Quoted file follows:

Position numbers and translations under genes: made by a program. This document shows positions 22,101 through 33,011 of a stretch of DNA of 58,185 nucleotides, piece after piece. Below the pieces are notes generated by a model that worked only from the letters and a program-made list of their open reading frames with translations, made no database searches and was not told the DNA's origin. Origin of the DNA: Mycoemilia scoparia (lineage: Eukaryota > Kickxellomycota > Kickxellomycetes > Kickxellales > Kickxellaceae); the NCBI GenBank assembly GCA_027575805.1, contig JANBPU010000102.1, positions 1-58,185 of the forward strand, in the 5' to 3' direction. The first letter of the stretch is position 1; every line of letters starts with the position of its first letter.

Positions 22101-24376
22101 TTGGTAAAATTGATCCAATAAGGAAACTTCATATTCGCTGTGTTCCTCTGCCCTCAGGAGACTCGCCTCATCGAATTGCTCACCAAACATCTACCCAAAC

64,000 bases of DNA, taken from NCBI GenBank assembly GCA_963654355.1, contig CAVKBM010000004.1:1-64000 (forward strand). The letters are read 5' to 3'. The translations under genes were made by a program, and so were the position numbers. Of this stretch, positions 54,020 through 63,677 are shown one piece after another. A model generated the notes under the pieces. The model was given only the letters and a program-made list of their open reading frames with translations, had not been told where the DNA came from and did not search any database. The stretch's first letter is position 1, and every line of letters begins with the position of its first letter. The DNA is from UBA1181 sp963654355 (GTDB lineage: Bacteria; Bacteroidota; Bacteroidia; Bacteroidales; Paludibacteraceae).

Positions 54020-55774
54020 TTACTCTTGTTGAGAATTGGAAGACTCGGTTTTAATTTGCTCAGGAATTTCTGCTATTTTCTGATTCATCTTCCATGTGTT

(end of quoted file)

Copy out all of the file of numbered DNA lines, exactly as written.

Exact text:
Position numbers and translations under genes: made by a program. This document shows positions 22,101 through 33,011 of a stretch of DNA of 58,185 nucleotides, piece after piece. Below the pieces are notes generated by a model that worked only from the letters and a program-made list of their open reading frames with translations, made no database searches and was not told the DNA's origin. Origin of the DNA: Mycoemilia scoparia (lineage: Eukaryota > Kickxellomycota > Kickxellomycetes > Kickxellales > Kickxellaceae); the NCBI GenBank assembly GCA_027575805.1, contig JANBPU010000102.1, positions 1-58,185 of the forward strand, in the 5' to 3' direction. The first letter of the stretch is position 1; every line of letters starts with the position of its first letter.

Positions 22101-24376
22101 TTGGTAAAATTGATCCAATAAGGAAACTTCATATTCGCTGTGTTCCTCTGCCCTCAGGAGACTCGCCTCATCGAATTGCTCACCAAACATCTACCCAAAC

64,000 bases of DNA, taken from NCBI GenBank assembly GCA_963654355.1, contig CAVKBM010000004.1:1-64000 (forward strand). The letters are read 5' to 3'. The translations under genes were made by a program, and so were the position numbers. Of this stretch, positions 54,020 through 63,677 are shown one piece after another. A model generated the notes under the pieces. The model was given only the letters and a program-made list of their open reading frames with translations, had not been told where the DNA came from and did not search any database. The stretch's first letter is position 1, and every line of letters begins with the position of its first letter. The DNA is from UBA1181 sp963654355 (GTDB lineage: Bacteria; Bacteroidota; Bacteroidia; Bacteroidales; Paludibacteraceae).

Positions 54020-55774
54020 TTACTCTTGTTGAGAATTGGAAGACTCGGTTTTAATTTGCTCAGGAATTTCTGCTATTTTCTGATTCATCTTCCATGTGTT